Category Archives: Features

Features from Medium

Spotlight #9: Michael Dennis

Curated by Canadian writer, editor and publisher rob mclennan, the “spotlight” series appears the first Monday of every month.


Writing poetry is a lifelong affliction that has made for an interesting adventure. I should have grown out of it and become a plumber with a retirement plan.

three poems from Bad Engine: New & Selected Poems, ed. Stuart Ross (Anvil Press, spring 2017)

the wrestler

the bees consort
on the purple Russian sage
in our garden
this is what passes for action in my life
several trees away, a cardinal’s barking
he’s swearing at a crow

the hum of the city is underneath everything
a siren will wail somewhere nearby
then fade into someone else’s worst day
while I fold laundry

a woman on our street
has three dogs
but walks them
one at a time

she used to be a wrestler
Mexican-style, with the mask and everything
but won’t tell me her story
which is too bad
truth usually kicks the crap out of fiction

talking giraffe

the best jokes, the ones
that make the biggest
always start with
an animal
you didn’t know
could speak

…how to raise a bitter child

it helps
if you start early
with disappointments

be stingy with love
and with food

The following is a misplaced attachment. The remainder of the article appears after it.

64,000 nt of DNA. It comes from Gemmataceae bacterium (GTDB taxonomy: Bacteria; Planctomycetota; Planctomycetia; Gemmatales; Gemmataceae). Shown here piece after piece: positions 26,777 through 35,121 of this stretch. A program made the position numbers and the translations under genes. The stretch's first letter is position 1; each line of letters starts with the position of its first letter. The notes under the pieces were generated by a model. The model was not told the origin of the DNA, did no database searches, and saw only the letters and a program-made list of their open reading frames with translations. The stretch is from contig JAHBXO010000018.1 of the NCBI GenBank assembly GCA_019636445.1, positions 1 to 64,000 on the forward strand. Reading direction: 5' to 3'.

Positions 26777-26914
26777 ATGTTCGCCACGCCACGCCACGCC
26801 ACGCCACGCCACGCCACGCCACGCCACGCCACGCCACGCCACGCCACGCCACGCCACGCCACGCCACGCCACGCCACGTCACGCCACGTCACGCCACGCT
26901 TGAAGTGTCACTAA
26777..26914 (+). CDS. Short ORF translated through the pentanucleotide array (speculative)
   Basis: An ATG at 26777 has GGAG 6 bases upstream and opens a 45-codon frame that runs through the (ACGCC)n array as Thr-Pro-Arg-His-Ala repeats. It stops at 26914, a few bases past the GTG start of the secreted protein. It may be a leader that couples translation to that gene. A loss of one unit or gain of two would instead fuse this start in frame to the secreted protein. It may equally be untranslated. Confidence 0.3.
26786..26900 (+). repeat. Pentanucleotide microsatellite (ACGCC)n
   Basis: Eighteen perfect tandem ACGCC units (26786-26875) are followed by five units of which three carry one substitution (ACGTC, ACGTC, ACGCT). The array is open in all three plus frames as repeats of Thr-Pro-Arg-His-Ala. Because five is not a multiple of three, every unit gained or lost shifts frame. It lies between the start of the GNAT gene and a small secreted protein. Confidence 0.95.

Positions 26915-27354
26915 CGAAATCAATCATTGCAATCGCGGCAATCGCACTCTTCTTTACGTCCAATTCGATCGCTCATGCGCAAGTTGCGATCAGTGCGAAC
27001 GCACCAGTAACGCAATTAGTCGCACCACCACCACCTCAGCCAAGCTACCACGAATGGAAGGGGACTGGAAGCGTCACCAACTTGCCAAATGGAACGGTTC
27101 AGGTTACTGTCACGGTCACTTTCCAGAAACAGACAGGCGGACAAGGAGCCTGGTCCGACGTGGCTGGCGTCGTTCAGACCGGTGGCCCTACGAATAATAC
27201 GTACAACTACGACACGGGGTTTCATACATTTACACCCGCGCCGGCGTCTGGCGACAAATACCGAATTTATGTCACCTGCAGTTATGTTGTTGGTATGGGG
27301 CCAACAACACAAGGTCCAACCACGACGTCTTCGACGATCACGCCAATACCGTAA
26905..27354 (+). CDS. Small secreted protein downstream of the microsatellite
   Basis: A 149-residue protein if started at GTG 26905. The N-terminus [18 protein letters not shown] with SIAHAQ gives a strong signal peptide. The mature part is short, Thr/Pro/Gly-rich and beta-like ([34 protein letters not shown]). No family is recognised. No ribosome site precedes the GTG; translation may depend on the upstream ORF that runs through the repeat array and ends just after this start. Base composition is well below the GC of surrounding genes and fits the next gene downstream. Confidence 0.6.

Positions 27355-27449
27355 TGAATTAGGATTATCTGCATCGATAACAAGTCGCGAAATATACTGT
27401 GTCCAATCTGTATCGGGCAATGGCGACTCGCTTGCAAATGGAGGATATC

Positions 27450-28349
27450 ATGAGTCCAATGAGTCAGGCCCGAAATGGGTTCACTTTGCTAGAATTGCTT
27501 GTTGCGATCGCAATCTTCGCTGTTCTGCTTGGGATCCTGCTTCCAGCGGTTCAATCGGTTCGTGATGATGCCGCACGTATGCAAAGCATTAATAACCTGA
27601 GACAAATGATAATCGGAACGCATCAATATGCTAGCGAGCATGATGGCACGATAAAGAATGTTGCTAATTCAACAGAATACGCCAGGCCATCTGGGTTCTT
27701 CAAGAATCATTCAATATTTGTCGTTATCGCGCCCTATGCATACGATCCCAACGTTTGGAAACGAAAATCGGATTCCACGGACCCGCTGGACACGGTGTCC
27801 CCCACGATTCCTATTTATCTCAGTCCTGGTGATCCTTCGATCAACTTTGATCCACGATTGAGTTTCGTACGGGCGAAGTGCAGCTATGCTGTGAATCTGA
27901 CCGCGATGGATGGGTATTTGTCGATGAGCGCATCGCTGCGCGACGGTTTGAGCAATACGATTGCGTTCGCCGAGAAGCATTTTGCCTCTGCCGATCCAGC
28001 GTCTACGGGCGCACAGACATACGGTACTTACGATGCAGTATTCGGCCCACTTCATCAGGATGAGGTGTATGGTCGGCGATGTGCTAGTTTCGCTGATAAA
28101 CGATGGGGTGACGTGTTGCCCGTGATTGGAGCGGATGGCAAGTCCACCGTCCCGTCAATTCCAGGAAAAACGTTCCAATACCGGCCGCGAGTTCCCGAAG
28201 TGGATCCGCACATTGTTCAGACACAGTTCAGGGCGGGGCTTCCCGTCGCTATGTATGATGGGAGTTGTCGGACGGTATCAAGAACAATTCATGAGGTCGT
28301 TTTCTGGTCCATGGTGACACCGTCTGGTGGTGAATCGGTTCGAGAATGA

go hard on anger
teach the hard lesson often

enforce it with
the iron hand of the vengeful

be so caught up in the horrors
and lost in the demons
of your own childhood
that you are incapacitated

always best
to take away hope
at an early age

never give the child
something to look forward to:
is the wrong

Michael Dennis published his first chapbook, quarter on its edge, in 1979. Since then he has published several books and over a dozen chapbooks, his work has appeared in numerous magazine and journals. In April of 2017 Anvil Press will be publishing Bad Engine — New and Selected Poems, edited by Stuart Ross.

Dennis was born in London, Ontario, grew up mostly in Peterborough, Ontario and has resided in Ottawa, Ontario for the last thirty years. He lived in P.E.I. for year in the mid-80s and Czechoslovakia in 1989–90.

For the past three years Dennis has been producing a blog, Today’s book of poetry where he writes about books of poetry he admires. He posts a new blog every two or three days. So far Dennis has written blogs about 509 contemporary books of poetry.